The gif of Chinese New Year: how Giant supermarket revamped the God of Fortune

Giant launched the gifs on Giphy for the public to share on instant messaging and social platforms like Facebook and WhatsApp.

To strengthen its position as a mass-market retailer that is not only known for its value but also as a brand that shares wealth and prosperity with all its customers, supermarket chain Giant embarked on an experimental foray into gifs in Singapore ahead of Chinese New Year 2019.

The Dairy Farm-owned supermarket created 10 Giant-branded God of Fortune (a Chinese deity believed to bless people with luck and wealth) animations with its agency Construct Digital, to allow customers to share the fortune with their friends and family members.

Giant then launched the gifs on Giphy for the public to share on instant messaging and social platforms like Facebook, WhatsApp, Telegram and Instagram.

Even though the format of animated gifs has been around for years, Lim Wee Ling, the marketing director for Giant and Cold Storage brands, believes they have become more popular with Singaporeans in today’s social media culture, as gifs are able to tell stories, express emotions and strike conversations effectively.

In addition, she says gifs are very shareable, which means a well-designed and relevant gif and can gain a wide reach on social media organically and quickly.

“Singaporeans, in particular, love uniquely local gifs and that’s why we brought the 10 Giant God of Fortune to e-life this Chinese New Year with virality and customer engagement in mind,” Lim tells The Drum.

“This is the occasion for sharing good fortune and greetings and we wanted to create a collection of very shareable gifs that everyone can use easily on Instagram or WhatsApp over the festive occasion. Perfect for adding as decorations on Instagram stories, the God of Fortune gifs have been viewed over 27 million times as of February 8, 2019.”

Known for its affordable house brands among Singaporeans looking to score a ‘lobang’ (a good deal), another reason the supermarket chose gifs is that it is always open to exploring new and creative ways to reach out to its audience and stand out in the expected surge of CNY campaigns around the festivities.

In 2017, Giant created a digital character called Lobang Queen, a character that resonates with Giant’s key audience, who today runs the Giant Facebook page (via Giant Super Savers Club).

“We didn’t want to just add noise to the conversation, at the risk of getting drowned our client’s marketing drowned out,” Charanjit Singh, the managing partner of Construct Digital tells The Drum.

“Giphy is a well-known platform that enjoys pervasive use, that is strangely untapped by brands. Gifs, as with many digital trends, had younger people blazing the trail for widespread use, and today it is gaining popularity among a more mature demographic, which constitutes Giant’s core audience.”

However, as the God of Fortune is a mascot that is used by many brands during Chinese New Year, Giant needed to ensure its God of Fortune Gifs delivers brand recall for the company without the need for excessive media spend against other competitors, who will bring up average ad placement prices during the period.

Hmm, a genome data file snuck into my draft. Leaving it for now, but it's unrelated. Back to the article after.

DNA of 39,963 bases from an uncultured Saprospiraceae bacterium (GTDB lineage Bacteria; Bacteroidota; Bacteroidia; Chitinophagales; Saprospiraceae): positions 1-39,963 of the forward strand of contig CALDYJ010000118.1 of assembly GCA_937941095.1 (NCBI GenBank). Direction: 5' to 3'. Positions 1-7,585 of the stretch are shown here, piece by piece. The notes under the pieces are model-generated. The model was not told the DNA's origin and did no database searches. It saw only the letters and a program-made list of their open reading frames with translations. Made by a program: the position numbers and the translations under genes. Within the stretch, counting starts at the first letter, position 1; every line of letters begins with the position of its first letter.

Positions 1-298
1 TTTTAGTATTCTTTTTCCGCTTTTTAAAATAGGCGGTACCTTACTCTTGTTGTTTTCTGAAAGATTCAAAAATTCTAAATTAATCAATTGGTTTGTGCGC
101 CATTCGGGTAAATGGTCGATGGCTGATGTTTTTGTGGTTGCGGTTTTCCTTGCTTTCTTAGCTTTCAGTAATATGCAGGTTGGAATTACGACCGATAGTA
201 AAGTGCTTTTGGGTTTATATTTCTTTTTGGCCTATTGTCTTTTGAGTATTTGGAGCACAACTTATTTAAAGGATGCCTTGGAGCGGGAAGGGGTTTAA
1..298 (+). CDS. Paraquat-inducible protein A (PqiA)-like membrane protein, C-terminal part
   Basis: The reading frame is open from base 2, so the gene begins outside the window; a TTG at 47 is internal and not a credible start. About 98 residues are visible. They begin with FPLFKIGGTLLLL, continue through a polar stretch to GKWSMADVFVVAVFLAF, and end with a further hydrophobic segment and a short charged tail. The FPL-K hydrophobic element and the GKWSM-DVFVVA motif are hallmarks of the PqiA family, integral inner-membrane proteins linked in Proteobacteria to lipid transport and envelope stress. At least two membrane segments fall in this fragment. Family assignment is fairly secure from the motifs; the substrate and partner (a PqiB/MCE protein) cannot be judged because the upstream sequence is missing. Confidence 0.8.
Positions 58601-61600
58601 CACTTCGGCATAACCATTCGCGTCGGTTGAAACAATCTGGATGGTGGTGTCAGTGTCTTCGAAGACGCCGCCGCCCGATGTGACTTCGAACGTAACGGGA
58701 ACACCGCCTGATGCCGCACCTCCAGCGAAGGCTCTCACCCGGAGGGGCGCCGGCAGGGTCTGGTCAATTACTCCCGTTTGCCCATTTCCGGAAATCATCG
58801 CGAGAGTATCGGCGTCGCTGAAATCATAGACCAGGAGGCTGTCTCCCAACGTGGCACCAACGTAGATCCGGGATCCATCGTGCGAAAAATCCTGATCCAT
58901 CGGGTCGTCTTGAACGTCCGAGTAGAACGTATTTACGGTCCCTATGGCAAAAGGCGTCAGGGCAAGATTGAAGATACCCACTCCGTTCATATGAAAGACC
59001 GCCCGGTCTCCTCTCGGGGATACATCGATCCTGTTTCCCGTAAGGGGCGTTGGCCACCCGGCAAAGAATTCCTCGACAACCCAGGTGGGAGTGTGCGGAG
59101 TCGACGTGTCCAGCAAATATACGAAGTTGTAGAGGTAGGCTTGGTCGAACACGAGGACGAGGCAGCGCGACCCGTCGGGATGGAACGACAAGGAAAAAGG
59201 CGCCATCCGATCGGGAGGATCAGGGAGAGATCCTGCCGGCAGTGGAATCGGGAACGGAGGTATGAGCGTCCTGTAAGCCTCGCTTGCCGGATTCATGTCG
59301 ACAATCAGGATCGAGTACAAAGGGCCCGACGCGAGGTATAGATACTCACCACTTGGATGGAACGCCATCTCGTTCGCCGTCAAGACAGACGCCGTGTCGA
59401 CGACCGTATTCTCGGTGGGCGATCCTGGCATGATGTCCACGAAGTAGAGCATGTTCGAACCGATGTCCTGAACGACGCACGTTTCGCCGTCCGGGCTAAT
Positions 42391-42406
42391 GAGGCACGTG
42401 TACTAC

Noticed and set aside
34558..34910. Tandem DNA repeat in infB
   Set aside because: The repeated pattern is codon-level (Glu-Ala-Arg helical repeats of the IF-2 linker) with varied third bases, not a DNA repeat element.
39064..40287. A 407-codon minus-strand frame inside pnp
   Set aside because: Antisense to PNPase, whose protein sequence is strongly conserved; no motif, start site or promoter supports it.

So instead of a single God of Fortune, it decided on 10 different versions, to help consumers ‘huat’ (a popular CNY greeting) to be present in all channels that its audiences use.

“Giant’s audience is one that looks for great value, and therefore we worked with Giant to tie relevant promotions to each number that God of Fortune stickers represented,” explains Lim.

“Whether online or offline, the Giant consumer is one who’s always on the lookout for a good deal and is never one to pass up a queue for freebies. The Giant customer is also one that is willing to go all out for the best deals and is seen sharing promotions that they find at Giant."

She continues: "By executing the campaign both online and offline covering both experiences and deals, the campaign was able to gain a wider reach into different segments of the target audience.”

According to Singh, some challenges both parties faced was that Giphy API syncing with Instagram GIF Stickers, Facebook, Whatsapp proved to be a problem as there is no precedence or rulebook they could follow.

He says the learnings it had along the way included the fact that Instagram gifs must have no background and Facebook and Whatsapp must have one. They also found that some Whatsapp users pull gifs from Tenor instead of Giphy.

“Collectively, we learned that sometimes the simplest things can generate the most traction,” explains Lim.

“While companies were out there putting out a lot of noise during Chinese New Year, we focused our efforts on low hanging fruit, finding an uncontested space that could work towards key brand objectives, and then doubling down on it.”

Giant claims it has received over 20 million views for its God of Fortune stickers and a week before the official launch, it garnered 11 million views, generated through organic usage. By the time CNY rolled around, it generated more than 18 million, with the majority being from Instagram Stories.

To see more Chinese New Year campaigns, please go here.

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